Is my kid ok: Is my 9-year-old daughter ready for ‘the talk’?


Q: My 9-year-old daughter has started asking questions about her body and how babies are made. I try to answer her honestly and simply, but sometimes I feel that her questions are not quite appropriate for her age. I think the subject is just too advanced for her. I try to carefully monitor what she sees on TV and the music she listens to, but she has older cousins and friends with older siblings. I realize that she will hear things from others and that is just life. But some of the things she is hearing are just too mature for her. How do I address those issues?

A: Around age 8 or 9, children begin to become curious about their bodies in relation to other people, and parents begin to get worried about when they need to have “the talk” with them. However, one thing that has been recognized in the past several years is the importance of body/sexuality education on an ongoing basis, rather than one stumbled-through conversation. Remember that sexuality is not simply about sex; it’s about self-image, healthy relationships and personal decision-making.

Much to parents’ chagrin, sexuality education really begins when children are very young — toddlers even. This is when parents apply labels to body parts and set rules for their child about those body parts. It’s also a prime time to teach children about good touch and bad touch. If these topics are covered early, children do not have as much embarrassment about their bodies and they feel comfortable talking with their parents when they have questions as they get older.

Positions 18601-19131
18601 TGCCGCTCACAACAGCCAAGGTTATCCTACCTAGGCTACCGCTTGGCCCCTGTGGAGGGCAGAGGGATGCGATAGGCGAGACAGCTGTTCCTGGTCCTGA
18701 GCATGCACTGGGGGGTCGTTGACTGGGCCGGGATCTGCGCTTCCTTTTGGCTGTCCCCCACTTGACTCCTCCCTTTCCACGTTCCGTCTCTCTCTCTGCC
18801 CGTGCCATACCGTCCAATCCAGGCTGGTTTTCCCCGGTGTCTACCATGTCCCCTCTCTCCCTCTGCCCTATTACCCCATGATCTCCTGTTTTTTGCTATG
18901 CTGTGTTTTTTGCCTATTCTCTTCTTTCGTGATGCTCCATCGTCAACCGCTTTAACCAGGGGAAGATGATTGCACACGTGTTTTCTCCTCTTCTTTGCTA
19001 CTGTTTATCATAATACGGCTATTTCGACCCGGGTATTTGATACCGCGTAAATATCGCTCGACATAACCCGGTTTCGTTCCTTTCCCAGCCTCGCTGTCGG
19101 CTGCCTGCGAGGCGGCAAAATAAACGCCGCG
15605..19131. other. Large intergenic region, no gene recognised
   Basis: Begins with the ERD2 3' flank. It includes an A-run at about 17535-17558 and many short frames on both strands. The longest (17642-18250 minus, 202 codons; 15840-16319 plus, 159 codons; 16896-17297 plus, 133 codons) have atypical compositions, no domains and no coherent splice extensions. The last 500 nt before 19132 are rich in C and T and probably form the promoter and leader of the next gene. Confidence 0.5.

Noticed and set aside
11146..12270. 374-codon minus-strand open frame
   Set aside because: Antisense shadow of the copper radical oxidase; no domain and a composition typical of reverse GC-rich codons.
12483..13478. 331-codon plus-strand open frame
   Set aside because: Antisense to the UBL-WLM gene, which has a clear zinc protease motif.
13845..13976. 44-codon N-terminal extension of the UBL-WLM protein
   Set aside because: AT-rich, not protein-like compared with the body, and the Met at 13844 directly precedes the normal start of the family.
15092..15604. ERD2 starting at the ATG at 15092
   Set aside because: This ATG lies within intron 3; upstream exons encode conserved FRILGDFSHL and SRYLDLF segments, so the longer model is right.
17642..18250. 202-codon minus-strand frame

The fact that your daughter is asking you these questions is, although uncomfortable, a wonderful thing. It shows that she values your input and that she feels comfortable with you. The No. 1 way to keep this communication going is to be honest and try not to let your child see your discomfort. We take cues on how to feel about our bodies from how other people feel about them or how they feel about bodies in general. This is a critical age for your daughter as it is — and, brace yourself — the age when many girls begin puberty.

I recently had the opportunity to teach a values-based healthy sexuality class to children ages 10 to 14. Some of the things these kids had been told about sex are ridiculously untrue. The class was not particularly comfortable for the adults or the children, but they learned a lot and they also seemed to gain confidence.

So, what do you tell her? You may first want to start with puberty education. Ask her if anyone in her class has started to change. You can discuss the changes she may see in them and herself in the coming years. This also gives you an opportunity to teach your daughter about your family’s values in regards to bodies, relationships and sex. If your daughter wants to know point blank where babies come from, remember to begin with what you would expect to be age-appropriate, such as that it takes a man and a woman to make a baby. Let her questions guide you from there. If she is asking about it, she may be more ready than you think.

There are some wonderful resources for kids and parents on this topic. My personal favorite for girls is the American Girl series “The Care and Keeping of You.” The first book is recommended for girls age 8 and up. “What’s Happening to Me?” is a comparable book for boys and is recommended for ages 9 to 12.

No matter how you choose to approach the situation, remember that the topic does not have to be scary. In fact, it can bring you and your daughter closer. As she ages, she will be able to come to you with questions that are increasingly personal. This conversation may be difficult, but it is essential to give your child the correct information and lessen the mysterious allure of sex and sexuality. In the end, that’s what most parents want.

 Regina Alexander is a licensed clinical social worker. She works as a counselor at Cone Health Behavioral Health Hospital. Submit your questions to “Is My Kid OK?” by emailing


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